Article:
In 2006, Germany joined the ranks of countries with United Brethren churches. It represented a full circle of sorts.
William Otterbein, one of our founders, came to America as a missionary from Germany, and the early United Brethren were mostly German-speaking people. When we began venturing into foreign missions in the mid-1800s, we started with Sierra Leone in 1855. But a lot of German delegates lobbied for their home country, and the 1869 General Conference consented. In October 1869—we moved quickly back then—Rev. and Mrs. C. Bischoff of Zanesville, Ohio, sailed for Europe to begin ministering in Bavaria.
By the spring of 1870, the Bischoffs reported that 72 persons had joined the church.
In 1879, a German mission district was organized with six missionaries, 235 members, and 34 preaching points. All of which stayed with the “other” United Brethren group after we split off in 1889.
Our group eventually made it back to Germany. However, we took a very unusual route, going through that original mission field, Sierra Leone.
On July 27, 1997, an independent church started in Berlin with eleven members from Catholic, Methodist, Pentecostal, and United Brethren backgrounds. The church targeted the many African immigrants in Berlin, especially those who had fled the civil wars in Sierra Leone and Liberia.
In November 2000, the congregation began worshiping at the Magdalene church in Neukölln, a borough in the southeastern part of Berlin in what was once the American sector. Forty percent of Neukölln’s residents were foreign-born, the largest constituencies being Turkish, Arab, and Kurdish, with a much smaller number of people of African background.
The growing congregation recognized the need for a pastor. Along came a Sierra Leonean named Peter Sorie Mansaray, who became the pastor in November 2003. He had just completed two years of theological studies at the Academy of Missions at the University of Hamburg.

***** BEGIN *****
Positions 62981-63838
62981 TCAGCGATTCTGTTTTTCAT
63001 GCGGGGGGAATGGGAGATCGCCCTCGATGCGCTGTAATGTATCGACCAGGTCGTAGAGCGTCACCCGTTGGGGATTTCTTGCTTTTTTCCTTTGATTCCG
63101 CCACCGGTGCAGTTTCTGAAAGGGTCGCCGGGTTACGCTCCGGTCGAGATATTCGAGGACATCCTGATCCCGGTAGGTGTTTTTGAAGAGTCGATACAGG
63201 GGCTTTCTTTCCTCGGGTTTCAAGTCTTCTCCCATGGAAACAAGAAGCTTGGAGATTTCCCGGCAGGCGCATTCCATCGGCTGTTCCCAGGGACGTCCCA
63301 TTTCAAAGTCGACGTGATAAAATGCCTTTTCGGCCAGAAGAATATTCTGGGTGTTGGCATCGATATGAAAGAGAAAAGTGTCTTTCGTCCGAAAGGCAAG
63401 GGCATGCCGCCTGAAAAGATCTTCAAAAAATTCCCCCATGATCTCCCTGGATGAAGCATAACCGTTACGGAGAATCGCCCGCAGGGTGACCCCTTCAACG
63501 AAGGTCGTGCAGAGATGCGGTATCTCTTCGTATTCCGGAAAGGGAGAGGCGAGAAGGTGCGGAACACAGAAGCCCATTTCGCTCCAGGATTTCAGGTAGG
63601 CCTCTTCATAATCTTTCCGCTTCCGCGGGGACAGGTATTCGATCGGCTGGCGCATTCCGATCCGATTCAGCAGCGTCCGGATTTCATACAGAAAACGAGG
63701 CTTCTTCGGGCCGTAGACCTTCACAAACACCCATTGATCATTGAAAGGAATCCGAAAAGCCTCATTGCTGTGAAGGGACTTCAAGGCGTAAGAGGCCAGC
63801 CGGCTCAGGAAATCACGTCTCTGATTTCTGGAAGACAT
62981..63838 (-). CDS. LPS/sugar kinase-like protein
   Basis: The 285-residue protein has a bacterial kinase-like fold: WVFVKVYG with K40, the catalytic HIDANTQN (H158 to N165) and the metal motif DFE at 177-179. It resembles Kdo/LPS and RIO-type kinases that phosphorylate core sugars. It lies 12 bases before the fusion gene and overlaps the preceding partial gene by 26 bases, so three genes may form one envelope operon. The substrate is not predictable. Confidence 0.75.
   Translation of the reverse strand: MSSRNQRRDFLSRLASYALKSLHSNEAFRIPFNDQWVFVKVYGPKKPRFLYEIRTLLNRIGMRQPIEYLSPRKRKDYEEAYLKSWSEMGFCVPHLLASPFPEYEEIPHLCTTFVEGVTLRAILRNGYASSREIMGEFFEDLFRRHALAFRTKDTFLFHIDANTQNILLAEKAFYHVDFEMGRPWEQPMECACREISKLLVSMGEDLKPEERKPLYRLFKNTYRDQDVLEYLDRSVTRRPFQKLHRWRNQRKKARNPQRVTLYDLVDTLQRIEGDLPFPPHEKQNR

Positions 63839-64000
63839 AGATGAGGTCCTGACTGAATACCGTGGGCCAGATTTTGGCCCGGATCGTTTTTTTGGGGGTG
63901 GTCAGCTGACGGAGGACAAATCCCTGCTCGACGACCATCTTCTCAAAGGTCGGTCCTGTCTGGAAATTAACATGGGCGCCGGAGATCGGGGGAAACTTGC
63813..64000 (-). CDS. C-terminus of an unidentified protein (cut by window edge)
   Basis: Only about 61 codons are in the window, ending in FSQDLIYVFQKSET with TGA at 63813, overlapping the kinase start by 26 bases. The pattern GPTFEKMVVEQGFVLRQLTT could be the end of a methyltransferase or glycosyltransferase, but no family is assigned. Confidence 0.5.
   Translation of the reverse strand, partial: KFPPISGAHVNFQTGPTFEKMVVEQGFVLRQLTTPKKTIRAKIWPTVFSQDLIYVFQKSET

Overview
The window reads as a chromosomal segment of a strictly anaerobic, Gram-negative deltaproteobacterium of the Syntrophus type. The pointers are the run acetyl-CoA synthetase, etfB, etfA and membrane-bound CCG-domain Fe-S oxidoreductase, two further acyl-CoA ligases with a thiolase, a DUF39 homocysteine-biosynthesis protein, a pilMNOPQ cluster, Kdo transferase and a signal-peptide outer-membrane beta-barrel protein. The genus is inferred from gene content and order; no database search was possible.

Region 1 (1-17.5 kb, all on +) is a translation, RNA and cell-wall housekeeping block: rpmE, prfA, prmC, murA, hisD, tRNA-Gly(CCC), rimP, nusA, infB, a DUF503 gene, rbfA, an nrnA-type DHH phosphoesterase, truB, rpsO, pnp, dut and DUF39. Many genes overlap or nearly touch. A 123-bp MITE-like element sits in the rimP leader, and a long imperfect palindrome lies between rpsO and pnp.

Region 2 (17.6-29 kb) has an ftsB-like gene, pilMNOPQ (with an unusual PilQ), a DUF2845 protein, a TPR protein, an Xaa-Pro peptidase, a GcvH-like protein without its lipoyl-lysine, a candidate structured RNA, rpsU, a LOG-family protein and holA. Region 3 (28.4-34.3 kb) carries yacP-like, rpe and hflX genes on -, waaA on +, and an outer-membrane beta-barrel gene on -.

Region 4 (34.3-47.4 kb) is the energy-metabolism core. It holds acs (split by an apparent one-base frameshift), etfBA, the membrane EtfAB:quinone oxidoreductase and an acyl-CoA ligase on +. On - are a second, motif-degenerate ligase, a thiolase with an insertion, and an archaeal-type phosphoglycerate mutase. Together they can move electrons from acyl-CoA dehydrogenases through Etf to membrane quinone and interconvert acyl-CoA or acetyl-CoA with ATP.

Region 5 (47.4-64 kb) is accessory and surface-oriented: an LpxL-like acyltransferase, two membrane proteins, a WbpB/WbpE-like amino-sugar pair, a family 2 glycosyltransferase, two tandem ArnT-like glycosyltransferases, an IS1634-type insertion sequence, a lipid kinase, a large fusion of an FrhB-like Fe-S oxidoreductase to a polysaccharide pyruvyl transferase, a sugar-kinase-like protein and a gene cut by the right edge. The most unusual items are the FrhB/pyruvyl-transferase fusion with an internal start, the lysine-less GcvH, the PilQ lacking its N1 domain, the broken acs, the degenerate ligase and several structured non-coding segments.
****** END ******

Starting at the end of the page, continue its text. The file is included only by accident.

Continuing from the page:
After nine years of existence the church, which consisted mostly of United Brethren immigrants from Sierra Leone, felt led to become part of the worldwide United Brethren in Christ Church. So in September 2006, Pastor Mansaray flew to Africa to attend the annual meeting of Sierra Leone Conference. He presented their desire, and the conference accepted the Berlin church as a mission district of Sierra Leone Conference.
“This meant that we had given up our independence, accepted the doctrines and teachings of the United Brethren, and were now directly answerable to the Bishop of the Sierra Leone Conference,” stated the website.
In July 2007, Bishop Billy Simbo of Sierra Leone traveled to Germany to lead the culminating service of the church’s tenth anniversary.
According to the church’s website, “The UBC Berlin is an English-speaking community. However, we are moving in the direction of having bilingual services due to an increase of and desire of opening our church to German natives.” Most members of the church had lived in Germany for over ten years and knew the German language well. Their children, having been born in Germany, spoke perfect German and English, and sometimes the African tribal language of their parents.
Earlier this month, Germany was represented for the first time at General Conference, the international gathering. The current pastor, Alimamy Sesay, and a lay woman named Adama Thorlie, a Sierra Leonean who has been with the church since it started, attended the US National Conference July 12-15 and then the General Conference on July 16-17 in Chambersburg, Pa.